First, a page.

half of lot 14, section 20, R. F. & H. ad?
dition to tho city of Roanoke.
The Above sale is made under a deed of
trust from C. B. Page and J. A. Page,
her hushnnd, dated the 14th day of May,
1802, and recorded in deed book No. 77,
page 82, default having been made in
the bond therein secured for more than
The abeve sale will he made by the
undersigned, who was substituted as
trustiH" in the place of Bilas \V. Hurt by
an order of the busting- court of the city
of Roanoke, Va., entered on the 21st of
Terms of sale:?Cash.
Amount due under the above deed of
trust, 11,080.46, as of September 27,.1807.
T. W. GOODWIN,
10-5 td. Substituted Trustee.
15V VIRTUE OP A DECREE OF
the corporation court of the city of Roan?
oke, Va., entered on the 1st day of.inly,
1*07, in the chancery suit of Josiah
Friend's administratrix and als. vs. a.
P. Staples, trustee, and als., the under?
signed as speeia' commissioners appoint
ed by said decree will oll'er for sale in
front of the courthouse at public auction
to the highest bidder at 12 o'clock noon
on the 10TH DAY OP NOVEMBER,
1897, the following property situated in
the city of Roanoke, Va., to-wit:
First. Beginning at a point on the
southwest corner of Campbell and Ran?
dolph streets, thence south 2 degrees 15
minute-' west 100 feet to a point, thence
north 87 degrees 45 minutes west kmi feet
to a point, them e north 2 degrees 15 mill
tires east lun feet to a point, thence south
87 degrees 45 minutes east IOC feet to the
place of beginning.
Second. Beginning at a point on the
northwest corner ot Campbell and Ran?
dolph streets, thence with Campbell street
north 88 degrees west 100 feet to a point,
thence ncrth 2 degrees east 100 feet to a
point, thence south 88 degrees east IB0
feet to Randolph street, thence with Ran?
dolph street S. 2 degrees west 100 feet to
the place of beginning and known as lots
11t), 111, 112 and 113 in ward 5. according
to the map of the Roanoke Land and Im?
TERMS OF SALE -CASH.
I.. II. COCKE,
M. 1. COLE MAN,
I, S. S. Brooke,clerk of the corporation
L-ourt of Roanoke citv. Viruin'a, do hereby
certify that the bond required in above
can- ans been executed.
ROANOKE STREET RAILWAY
IN BFFKCT OCTOBER 85. 1897.
K U 5?Brk
1) 4 J
7 0(1 i
8 SO ,'
St A M Mt
7 40 I
6 40 I
7 30 j
6 40 n
8 (X) n
13 00 n
3 00 11
4 IV Ii
6 00 n
S 00 II
10 CK) n
8 30 n
10 30 n
12 20 ii
4 20 n
6 30 n
10 3t' u
?I I >?
> a : ? as
t-'alcm car rncs between Terry hulldfnr and
Salem. First car Sundays at 8:20 a. ni. Ticker?
between Itoanoke und bnlem can be purchased:
In Hoanoke at VauRhan'? clear stand. Terry
b?ndln?, and nt l>lllard A Perslnj-er's Salem.
Vluton car rnns b*?Tveen Terry bull<Ui>g ?Oft
Vlntoc. and eo? iiecte with Norwich atid Crystal
Sprln, h car?. First car Snnritys ai>0 a. m.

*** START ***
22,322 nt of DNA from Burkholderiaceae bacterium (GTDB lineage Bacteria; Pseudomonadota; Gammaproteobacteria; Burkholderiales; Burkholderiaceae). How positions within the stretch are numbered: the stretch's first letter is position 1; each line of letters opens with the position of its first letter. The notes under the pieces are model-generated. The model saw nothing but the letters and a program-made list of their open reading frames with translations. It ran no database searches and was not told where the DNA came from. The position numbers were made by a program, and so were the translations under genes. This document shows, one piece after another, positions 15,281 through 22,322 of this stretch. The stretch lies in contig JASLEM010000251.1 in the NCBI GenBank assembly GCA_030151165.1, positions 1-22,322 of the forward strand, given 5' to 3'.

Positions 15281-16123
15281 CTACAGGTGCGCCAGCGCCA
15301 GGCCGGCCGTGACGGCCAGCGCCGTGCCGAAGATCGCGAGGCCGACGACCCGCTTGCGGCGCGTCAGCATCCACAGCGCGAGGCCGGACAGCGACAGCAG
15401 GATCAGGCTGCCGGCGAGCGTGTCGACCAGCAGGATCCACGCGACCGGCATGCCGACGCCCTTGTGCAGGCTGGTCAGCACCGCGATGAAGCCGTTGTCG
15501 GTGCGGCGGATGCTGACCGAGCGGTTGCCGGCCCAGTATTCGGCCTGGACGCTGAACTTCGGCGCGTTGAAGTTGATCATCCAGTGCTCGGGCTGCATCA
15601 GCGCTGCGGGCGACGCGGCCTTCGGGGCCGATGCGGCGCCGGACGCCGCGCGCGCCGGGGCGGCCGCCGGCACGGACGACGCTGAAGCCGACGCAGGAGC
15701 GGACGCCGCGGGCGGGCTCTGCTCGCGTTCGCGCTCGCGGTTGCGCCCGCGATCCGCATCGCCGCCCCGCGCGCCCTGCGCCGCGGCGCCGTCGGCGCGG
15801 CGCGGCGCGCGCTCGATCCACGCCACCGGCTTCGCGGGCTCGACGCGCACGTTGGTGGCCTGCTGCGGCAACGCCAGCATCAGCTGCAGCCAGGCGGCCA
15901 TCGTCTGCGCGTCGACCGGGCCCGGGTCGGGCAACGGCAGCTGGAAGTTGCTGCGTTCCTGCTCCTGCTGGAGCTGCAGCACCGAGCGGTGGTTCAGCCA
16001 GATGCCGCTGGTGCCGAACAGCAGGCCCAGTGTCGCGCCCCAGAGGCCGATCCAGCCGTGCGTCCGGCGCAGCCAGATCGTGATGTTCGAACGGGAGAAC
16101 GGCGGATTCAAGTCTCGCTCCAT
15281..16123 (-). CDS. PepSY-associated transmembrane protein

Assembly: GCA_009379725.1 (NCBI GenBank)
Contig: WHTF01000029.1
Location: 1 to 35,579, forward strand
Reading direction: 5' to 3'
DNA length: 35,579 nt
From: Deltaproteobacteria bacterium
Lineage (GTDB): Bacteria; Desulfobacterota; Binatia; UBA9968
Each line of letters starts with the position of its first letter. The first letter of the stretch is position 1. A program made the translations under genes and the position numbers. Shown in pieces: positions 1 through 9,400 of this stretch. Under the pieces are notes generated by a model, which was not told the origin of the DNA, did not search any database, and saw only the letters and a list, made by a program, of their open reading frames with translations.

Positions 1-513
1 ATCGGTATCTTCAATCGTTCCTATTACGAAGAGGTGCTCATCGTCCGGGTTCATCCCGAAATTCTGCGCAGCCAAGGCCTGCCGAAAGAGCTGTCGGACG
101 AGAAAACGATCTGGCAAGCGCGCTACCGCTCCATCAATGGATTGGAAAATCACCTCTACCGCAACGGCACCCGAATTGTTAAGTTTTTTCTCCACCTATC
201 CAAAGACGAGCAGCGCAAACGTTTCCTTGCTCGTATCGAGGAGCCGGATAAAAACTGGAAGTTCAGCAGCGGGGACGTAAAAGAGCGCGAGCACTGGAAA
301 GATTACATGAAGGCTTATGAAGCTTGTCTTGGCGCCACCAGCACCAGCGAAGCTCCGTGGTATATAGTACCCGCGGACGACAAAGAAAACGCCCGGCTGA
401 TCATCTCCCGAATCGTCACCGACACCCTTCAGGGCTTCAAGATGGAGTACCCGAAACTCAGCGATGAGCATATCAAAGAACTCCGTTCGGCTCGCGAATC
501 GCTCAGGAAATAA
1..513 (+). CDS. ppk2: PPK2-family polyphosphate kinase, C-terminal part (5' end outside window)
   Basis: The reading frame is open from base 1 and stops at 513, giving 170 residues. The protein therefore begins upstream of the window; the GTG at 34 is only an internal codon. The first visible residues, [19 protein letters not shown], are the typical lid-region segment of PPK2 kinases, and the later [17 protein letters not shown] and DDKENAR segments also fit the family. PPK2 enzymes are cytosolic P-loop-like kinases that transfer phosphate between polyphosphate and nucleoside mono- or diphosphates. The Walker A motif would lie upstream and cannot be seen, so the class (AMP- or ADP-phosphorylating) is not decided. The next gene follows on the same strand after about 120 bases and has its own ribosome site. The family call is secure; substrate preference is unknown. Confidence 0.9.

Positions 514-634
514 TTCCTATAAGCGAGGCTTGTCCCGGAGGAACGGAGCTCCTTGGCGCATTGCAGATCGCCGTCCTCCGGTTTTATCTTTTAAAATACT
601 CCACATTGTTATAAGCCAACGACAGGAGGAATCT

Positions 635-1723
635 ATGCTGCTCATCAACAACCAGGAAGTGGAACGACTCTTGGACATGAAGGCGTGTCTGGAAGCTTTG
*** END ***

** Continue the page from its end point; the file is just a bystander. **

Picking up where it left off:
Norwich cht rune between Union Depot and
Norwich and connects with V'.nton and Or>sial
Burlo?? mir? Trips markid "n" will ro throuih
totNorwtcd; all othrr tiljis will ttopat Wnd
rnrae. First car Sundays t-:0(i n m.
folleRc car rnns between Union Depot ?< d
VlrirlnM College, via li.-.rehnll I'utk, and Cort
nects with Norwich und Vinion cms.
Crystal Spring cur mrs hciwtcn l'nton Depot
and Cryetal ^pi mi.e. First car bandoye 8:r0 u.
West End car runs hoi wren l'nlon Depot tnd
"II" etrret Kir?t car bnndajs 8:90 a. m.
Franklin Koad car nun? between Colon I)m>ot
and 'I enth iiTcune s. w.
Bast Hnunoke oar runs between Uni:c Depot
and Lyiichbiirk? uvcruc u. e.
8. W. JAMISON. Uen'l Ms.r..
Otnce, Hooras 105 aud 116 Teny Building.
?iTuwnwnmi Schedule in Effect
?Ttily 4, 18?7.
WESTBOUND LEAVE ROANOKE
S:10 a. m. (Washington and Chattanooga
limited) for Bristol, Intermediate sta?
tions and the South and West. Pull?
man sleepers to New Orleans and Mem?
phis. Connects at Radford for Blue
Held and Pocahoutas.
4:20 p. m., the Chicago Express for Rad?
ford, Blltefield, Pocahoutas, Kenova,
Cincinnati, Indianapolis, .St. Louis,
Kansas City. Columbus ami Chicago.
Pullman Buffet Sleeper Roanoke to
Columbus. Also for Pulaskt, Wythe
vllle, Bristol, Kuoxville, Chattanooga
and intermediate points.
TRAINS ARRIVE AV ROANOKE.
Prom Norfolk 7:50 a. in.; 4:10 p. m.
From Hagerstown 7:50 a. m.; 4:05 p. ra.
From Winston 1:15 p. m.
Prom Bristol and the West l:L15t> m ?
10:o0 p. m.
NORTH AND EASTBOUND. LEAVE
1:60 [> m. for Petersburg, Richmond aud
1:45 p. m. for Washington, Hagerstown,
Philadelphia and New York.
10:45 p. m. for Richmond and Norfolk.
Pullman sleeper- Roanoke to Norfolk
and Lynchburg to Richmond.
10:45 p. m. (Washington and Chattanooga
limited) for Washington, Hagerstown,
Philadelphia and New York. Pullman
sleepers to Washington via. Shenan
doafa .Inaction and Baltimore and Ohio
Durham Division ?Leave Lynchbnrg
(Union BtatIon)*dally, except. Sunday,
4:00 p. m. for South Boston and Dur?
ham and intermediate stations.
Winston Salem Division? L -ave Roanoke
(Union station) 4:110 p. rn. and
7:110 a. m. daily, except Sunday (Camp?
bell street station), for Rocky Mount.
Martinsville, Winston-Salem andlntei
For all additional Information apply
at ticket office or to W. B. Bevill, General
Passenger Agent, Roanoke, Va.
M. P. Bragg Travelin. ymmgh